Russia blocking U.S. meat over additives, West sees protectionism

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Russia’s move to ban U.S. meat imports worth over $500 million each year, over a feed additive, will help domestic producers withstand an influx of cheap meat after Russia joined the World Trade Organization (WTO).

Western food producers believe protectionism, rather than concern about additives, is its primary purpose.

The influx has driven down pork prices in particular and threatens hundreds of millions of dollars of investment in modern pig farms to supply Russian consumers, who are eating more meat as oil-fuelled government spending drives up incomes.

Russia’s Veterinary and Phyto-Sanitary Surveillance Service (VPSS), Rosselkhoznadzor in Russian, has said it will ban imports of U.S. beef, pork and turkey from this month because U.S. producers failed to agree to demands that their exports be certified free of a feed additive, ractopamine.

“Import is being restrained by the actions of Rosselkhoznadzor, and that is a stimulating factor for domestic production,” Vladimir Labinov, the head of the livestock department of the Agriculture Ministry, said this week.

The United States made its opposition clear.

“These actions threaten to undermine our bilateral trade relationship,” Andrea Mead, a spokeswoman for the U.S. Trade Representative’s office, said last week.

“They are not consistent with international standards and appear to be inconsistent with Russia’s WTO commitments.”

Rosselkhoznadzor said U.S. producers had ample time to comply after warnings were issued early last year, well before Russia joined the WTO, over use of ractopamine, a growth stimulant used to produce leaner meat.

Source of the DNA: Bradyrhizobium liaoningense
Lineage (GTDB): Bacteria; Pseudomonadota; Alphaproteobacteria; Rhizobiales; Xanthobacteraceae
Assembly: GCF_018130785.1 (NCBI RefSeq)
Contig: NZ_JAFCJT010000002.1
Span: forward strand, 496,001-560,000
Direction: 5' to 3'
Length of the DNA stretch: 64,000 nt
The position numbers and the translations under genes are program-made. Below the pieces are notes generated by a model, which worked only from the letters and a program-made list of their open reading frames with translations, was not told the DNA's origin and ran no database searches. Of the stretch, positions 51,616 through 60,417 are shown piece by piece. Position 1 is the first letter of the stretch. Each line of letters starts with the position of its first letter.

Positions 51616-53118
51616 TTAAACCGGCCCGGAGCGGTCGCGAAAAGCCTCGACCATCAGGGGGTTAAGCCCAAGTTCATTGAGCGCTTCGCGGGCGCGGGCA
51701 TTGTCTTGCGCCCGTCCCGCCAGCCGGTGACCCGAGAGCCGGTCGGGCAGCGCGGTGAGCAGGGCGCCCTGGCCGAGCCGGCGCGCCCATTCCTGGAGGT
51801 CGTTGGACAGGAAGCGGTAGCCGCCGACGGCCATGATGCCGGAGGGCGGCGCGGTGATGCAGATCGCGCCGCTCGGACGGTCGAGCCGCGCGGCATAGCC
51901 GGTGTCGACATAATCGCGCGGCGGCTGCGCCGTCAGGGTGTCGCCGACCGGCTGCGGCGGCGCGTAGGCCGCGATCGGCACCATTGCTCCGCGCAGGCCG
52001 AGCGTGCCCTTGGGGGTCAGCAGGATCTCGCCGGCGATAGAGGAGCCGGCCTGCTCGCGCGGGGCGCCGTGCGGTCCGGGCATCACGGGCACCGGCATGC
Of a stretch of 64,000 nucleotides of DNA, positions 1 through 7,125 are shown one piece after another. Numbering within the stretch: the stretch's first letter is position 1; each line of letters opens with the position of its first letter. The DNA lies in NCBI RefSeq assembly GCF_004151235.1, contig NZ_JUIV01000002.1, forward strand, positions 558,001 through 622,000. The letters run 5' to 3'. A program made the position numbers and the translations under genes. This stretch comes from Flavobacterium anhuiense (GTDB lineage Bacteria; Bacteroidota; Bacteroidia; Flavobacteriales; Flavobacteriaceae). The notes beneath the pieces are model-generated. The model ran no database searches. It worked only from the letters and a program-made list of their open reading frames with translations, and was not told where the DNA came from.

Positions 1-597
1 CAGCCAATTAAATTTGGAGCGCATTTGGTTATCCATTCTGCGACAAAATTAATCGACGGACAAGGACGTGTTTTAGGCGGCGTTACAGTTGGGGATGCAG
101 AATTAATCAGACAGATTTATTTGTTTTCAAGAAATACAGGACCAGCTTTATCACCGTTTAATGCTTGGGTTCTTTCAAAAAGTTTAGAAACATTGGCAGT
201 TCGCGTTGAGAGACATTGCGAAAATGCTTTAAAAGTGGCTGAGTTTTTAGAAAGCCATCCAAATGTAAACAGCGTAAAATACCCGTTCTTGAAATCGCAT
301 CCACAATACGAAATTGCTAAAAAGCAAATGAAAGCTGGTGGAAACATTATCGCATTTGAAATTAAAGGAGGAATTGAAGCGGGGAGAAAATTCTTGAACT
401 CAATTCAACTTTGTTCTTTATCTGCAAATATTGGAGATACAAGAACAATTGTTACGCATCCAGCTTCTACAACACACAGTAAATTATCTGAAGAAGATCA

Brazilian and Canadian producers have promised to comply.

Some Russian officials say their country could have made more of the issue of the stimulant.

“We put ourselves at a technical disadvantage,” Rosselkhoznadzor chief Sergei Dankvert told a meeting chaired by Agriculture Minister Nikolai Fyodorov. “We did not say anything, even though we knew about this ractopamine.”

The United Nations Codex Alimentarius group has ruled ractopamine in meat was not harmful to human health at low levels, but some countries, such as China, still ban it.

A western food industry source said the ractopamine ban was simple protectionism for domestic producers.

“It is part of the protectionist measures they are taking against all imports,” the source said, adding the threat to bar other meats as well as pork was done for the sake of consistency.

“If you are going to take a decision on ractopamine, you have to be consistent.”

It is not the first time Rosselkhoznadzor has faced accusations of protectionism.

The European Union complained openly of a “surge in protectionist measures” and lack of commitment to global trade rules last year after Russia banned imports of live animals from the bloc before its formal entry to the WTO.

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